But we have to remember that we've got the judgement, the maturity and the life experience that kids don't have, and this is the type of guidance they need when things go wrong online. Because it's fundamentally about human conflict, it's just playing out in a digital space.
So just thinking it through as far as different age groups are concerned, I hear you saying that when your younger children are first being exposed to devices, you need to set ground rules there about how, in a sense, it's your device, not theirs, and in our house this is how it's going to work. So start early.
If in fact you missed that opportunity, because all of this technology came on us all pretty quickly, and parents were learning about it at the same time as children were learning about it. It's being able to have conversations with your teenagers about the kinds of issues that they may encounter online. So there's been a lot of media coverage of sexting as an issue, and many teenagers will have encountered that or experienced that in one way or another.
Are you saying that that's the kind of conversation that parents should indicate an awareness of with their children to make it easier for children to raise issues if that emerges with them?
Yes, absolutely. And these are tricky and awkward conversations at the best of times. One of the things we have up on our website esafety.gov.au is a parent guide but we also have materials for young kids, for young adults, because again, the conversation's going to be different. So we've got sort of conversation starters for parents who want to talk to their kids about exposure to pornography, which is much more extreme and violent than the Penthouse in your dad's sock drawer.
How do you talk to your kids at the age of eight? How do you talk to a tween and how do you talk to a teen? Because they're different conversations. And with sexting it's really tricky because you want to listen and you want to be there for them, you want them to make good decisions, but you don't want to be judgemental.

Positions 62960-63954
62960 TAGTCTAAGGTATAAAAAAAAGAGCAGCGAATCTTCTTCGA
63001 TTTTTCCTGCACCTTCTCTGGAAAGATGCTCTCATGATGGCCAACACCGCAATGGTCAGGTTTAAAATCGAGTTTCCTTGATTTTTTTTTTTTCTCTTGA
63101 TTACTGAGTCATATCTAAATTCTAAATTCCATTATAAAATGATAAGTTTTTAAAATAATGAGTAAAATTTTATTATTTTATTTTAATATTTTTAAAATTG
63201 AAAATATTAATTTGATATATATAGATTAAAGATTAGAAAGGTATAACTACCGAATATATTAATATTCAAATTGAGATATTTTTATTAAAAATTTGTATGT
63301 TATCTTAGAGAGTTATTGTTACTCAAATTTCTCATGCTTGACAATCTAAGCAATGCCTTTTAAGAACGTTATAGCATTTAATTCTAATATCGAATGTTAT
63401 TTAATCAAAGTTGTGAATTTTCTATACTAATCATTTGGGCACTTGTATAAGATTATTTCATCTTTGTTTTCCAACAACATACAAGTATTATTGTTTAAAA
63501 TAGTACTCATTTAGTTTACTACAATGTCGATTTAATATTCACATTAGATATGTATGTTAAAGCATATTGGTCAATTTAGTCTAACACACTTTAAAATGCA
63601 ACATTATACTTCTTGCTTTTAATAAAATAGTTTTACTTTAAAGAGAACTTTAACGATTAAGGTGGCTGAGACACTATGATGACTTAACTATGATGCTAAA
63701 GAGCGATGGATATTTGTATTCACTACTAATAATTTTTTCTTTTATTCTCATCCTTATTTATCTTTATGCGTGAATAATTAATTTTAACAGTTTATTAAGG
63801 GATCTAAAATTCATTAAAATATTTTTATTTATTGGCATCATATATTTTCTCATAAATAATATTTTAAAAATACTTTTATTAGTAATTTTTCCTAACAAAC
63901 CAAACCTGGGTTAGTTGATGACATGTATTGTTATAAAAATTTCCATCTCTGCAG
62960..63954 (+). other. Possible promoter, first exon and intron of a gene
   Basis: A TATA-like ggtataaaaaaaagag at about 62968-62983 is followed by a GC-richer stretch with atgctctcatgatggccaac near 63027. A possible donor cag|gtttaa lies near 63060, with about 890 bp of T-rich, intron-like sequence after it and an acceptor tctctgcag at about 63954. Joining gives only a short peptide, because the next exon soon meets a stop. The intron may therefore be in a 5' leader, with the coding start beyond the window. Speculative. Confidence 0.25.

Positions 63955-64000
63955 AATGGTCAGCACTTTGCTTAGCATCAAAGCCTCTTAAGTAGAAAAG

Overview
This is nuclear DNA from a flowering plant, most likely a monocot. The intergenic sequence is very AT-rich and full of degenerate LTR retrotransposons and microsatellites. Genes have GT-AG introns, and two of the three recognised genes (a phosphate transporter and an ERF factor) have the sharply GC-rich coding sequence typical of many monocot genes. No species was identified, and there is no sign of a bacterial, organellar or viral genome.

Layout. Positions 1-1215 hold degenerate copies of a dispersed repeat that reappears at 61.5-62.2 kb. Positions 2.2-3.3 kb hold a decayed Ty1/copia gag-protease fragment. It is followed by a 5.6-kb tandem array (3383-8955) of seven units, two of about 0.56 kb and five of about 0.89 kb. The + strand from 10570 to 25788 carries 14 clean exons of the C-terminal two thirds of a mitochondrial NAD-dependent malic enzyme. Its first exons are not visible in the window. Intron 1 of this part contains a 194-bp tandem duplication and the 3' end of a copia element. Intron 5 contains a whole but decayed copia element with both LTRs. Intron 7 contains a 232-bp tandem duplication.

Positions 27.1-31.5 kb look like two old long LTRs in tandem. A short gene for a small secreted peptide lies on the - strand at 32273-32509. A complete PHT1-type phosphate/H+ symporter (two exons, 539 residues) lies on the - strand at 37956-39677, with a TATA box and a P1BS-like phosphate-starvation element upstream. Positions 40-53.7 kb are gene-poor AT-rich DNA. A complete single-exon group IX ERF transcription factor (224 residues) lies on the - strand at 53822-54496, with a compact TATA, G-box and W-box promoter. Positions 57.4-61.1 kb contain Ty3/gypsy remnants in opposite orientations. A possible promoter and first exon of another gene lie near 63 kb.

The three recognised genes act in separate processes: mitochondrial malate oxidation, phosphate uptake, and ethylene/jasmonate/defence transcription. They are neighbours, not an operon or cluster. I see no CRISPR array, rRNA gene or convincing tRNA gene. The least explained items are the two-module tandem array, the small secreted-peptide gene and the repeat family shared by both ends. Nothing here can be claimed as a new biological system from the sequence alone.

And you also don't want to be wagging that finger and say, "Don't do that," because this is actually becoming much more normalised activity amongst young people. And in fact, the area where we've seen the biggest spike in reports is in the area of image based abuse or sexting gone wrong. We've seen an overall increase of about 86%, and then over the Easter weekend there was a major sextortion scam that was doing the rounds and we had about a 579% increase.
But it's happening because young people are going to be separated from the teenage love of their lives. They're going to be curious, they're going be seeking out this information. They may be seeking intimacy in different ways and that may be through sharing of intimate images. So we do need to talk to kids about what the risks are, that anything that they share online, even if they're in love now and they really trust their partner, they have to be comfortable that that's going to be content that could be seen by anyone and be out there forever.
It's just that kids don't have that cognitive ability to really think ahead and think, "Oh that could impact my ability to get a job, to get into uni. It may be following me for the next 20 or 30 years." It's really hard to get your head around that.
So you recommend to parents if they can, to negotiate a settlement or to set ground rules that would not have devices in the bedroom?
If at all possible. I know a lot of parents have sort of set up PCs or Macs in their kids' bedrooms for education. I think back to the time when we were teenagers, our parents knew then that nothing good happened behind closed doors. So we kept them open, particularly when you had guests in there.